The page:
- Paid work on campus does not require additional authorization as long as you are an active academic F-1 student in valid nonimmigrant status. However, EWU’s Student Employment requires you to apply for a Social Security Number before you will be permitted to begin work.Visit the Student Employment Office online and create a Handshake account to search for and apply for on campus employment. Unfortunately, international students are not eligible for on-campus work designated as a “work study” opportunities. Please check what type of on campus employment you are applying for. On Campus Employment for J-1 Exchange Visitor students requires written permission of an immigration advisor or Program Sponsor, before beginning employment. You must also apply for a Social Security Number before you will be permitted to begin work.
All off campus authorization requires special permission and has a limit on the number of hours that can be worked in one week. There are firm beginning and end dates for all off campus work. Note that permission must be renewed each time you wish to work.
- Off Campus employment is limited to academic students. English Language Institute students are not eligible.
- Any employment authorization ends immediately if you fall out of status, complete your studies, or have your I-20 or DS-2019 transferred.
- F-1 students require authorization on page 2 of the I-20 or an I-766 Employment Authorization Document (EAD) card from DHS for any off campus work or internship activities (paid or unpaid).J-1 Exchange Visitor students must have permission from their Program Sponsor to work off campus.
- F-2 dependents are not authorized for any employment, on or off campus, including “casual” employment like babysitting or driving an Uber or Lyft.They are also prohibited from working for a company in their home country while they are here in the United States.The U.S. government cares about where the person is while they work, not where the employer is.
- J-2 Exchange Visitor spouses may apply for work authorization with U.S. Citizenship and Immigration Services (USCIS). Please talk with your immigration advisor for details.
F-1 Curricular Practical Training (CPT): CPT is “employment” permission primarily used for internships, student teaching, required practicum activities, or other training outside the classroom that involves more than simple observation. It does not matter if you receive wages or a salary for CPT.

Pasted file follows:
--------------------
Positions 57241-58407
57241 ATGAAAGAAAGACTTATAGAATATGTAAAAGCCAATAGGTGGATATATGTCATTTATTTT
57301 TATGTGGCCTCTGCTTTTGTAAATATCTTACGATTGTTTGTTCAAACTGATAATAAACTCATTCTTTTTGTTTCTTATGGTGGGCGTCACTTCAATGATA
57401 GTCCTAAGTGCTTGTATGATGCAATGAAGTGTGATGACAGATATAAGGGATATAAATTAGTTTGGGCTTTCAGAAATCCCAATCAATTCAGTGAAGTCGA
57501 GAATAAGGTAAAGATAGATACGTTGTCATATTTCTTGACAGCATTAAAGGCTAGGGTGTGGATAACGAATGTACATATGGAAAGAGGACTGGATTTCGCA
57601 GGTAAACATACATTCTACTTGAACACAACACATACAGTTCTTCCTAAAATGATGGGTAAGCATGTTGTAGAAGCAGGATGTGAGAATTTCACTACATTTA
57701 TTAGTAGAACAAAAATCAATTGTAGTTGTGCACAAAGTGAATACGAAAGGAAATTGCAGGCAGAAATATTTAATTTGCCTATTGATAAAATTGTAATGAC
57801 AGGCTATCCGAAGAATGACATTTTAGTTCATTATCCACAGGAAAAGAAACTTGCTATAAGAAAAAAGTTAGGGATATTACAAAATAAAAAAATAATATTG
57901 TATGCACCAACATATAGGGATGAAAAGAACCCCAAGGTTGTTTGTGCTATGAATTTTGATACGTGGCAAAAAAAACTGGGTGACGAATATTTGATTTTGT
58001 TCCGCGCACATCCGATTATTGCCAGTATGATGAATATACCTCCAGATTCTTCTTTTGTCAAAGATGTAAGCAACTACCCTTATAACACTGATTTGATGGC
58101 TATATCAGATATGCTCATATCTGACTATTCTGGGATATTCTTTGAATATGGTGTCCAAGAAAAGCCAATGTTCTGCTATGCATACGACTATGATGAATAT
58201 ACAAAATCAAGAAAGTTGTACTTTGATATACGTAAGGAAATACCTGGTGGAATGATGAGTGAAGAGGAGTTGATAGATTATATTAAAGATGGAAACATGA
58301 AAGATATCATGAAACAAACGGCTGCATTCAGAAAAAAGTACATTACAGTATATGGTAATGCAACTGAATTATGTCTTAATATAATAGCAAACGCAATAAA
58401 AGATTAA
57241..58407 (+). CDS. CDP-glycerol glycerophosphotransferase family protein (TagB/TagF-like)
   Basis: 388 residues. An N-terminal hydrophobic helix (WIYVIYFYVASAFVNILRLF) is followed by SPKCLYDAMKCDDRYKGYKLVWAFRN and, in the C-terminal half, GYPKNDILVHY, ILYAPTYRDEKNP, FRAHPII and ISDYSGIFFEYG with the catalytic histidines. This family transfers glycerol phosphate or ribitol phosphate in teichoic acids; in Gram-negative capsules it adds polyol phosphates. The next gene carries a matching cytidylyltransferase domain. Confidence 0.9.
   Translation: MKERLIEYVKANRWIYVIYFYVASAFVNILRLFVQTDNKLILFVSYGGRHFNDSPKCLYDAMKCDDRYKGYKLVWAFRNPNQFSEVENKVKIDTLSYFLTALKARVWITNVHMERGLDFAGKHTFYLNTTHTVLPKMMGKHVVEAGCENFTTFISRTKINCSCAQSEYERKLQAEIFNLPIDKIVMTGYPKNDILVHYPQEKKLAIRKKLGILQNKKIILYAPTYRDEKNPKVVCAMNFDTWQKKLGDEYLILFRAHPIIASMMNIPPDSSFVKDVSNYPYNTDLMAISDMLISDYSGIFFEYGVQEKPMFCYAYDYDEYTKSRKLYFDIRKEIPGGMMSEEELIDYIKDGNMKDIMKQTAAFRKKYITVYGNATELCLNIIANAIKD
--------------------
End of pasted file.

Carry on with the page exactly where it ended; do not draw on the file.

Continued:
- CPT is available after one continuous academic year in valid student status (exception for Master’s students with program requirements to start in the first year).
- CPT must be “integral” to your program of studies:either a requirement for your program or you are receiving course credit in your major that will count towards graduation requirements.The class or requirement should be in the EWU Catalog for your program of studies.
- Classes, even if credit bearing and required for a major, cannot be considered for CPT if the requested activity is “recommended” rather than required for course completion.
- Traditionally, accumulating 12 months of full time CPT makes you ineligible for OPT at same level, but part time CPT has not been limited.USCIS has recently reinterpreted this rule and may count part time CPT towards the 12 month limit as well.
- Recently there have been reports of USCIS aggregating all practical training authorizations under 8 CFR 214.2(f)(10), which may impact future applications to USCIS such as H-1B work authorization applications.Students should be cautious to protect future options.
- To apply, submit all of the following information as soon as possible and at least two weeks before beginning your internship activities. Note that the information must be verified and may need to be clarified, so submit as early as possible:
- Completed CPT Request Form signed by your academic advisor and proof of enrollment in appropriate course/proof of program requirement,
- Learning contract, if applicable,
- Letter from employer on company letterhead stating job title, duties, number of hours/week, wage (if any), location, start and end dates, and supervisor’s name and contact information; and
- Any other information documenting the academic nature of the proposed activity.
- If your CPT activity is approved, your immigration advisor will issue a new I-20 with CPT authorization and approved site/activity information.
- You must have this new I-20 before engaging in any training activities.
- Any changes to CPT require updated authorization in advance.
- CPT work permission is only valid while you are an active student.It cannot go past the end of your final term (Master’s students should discuss work authorization during thesis with an immigration advisor).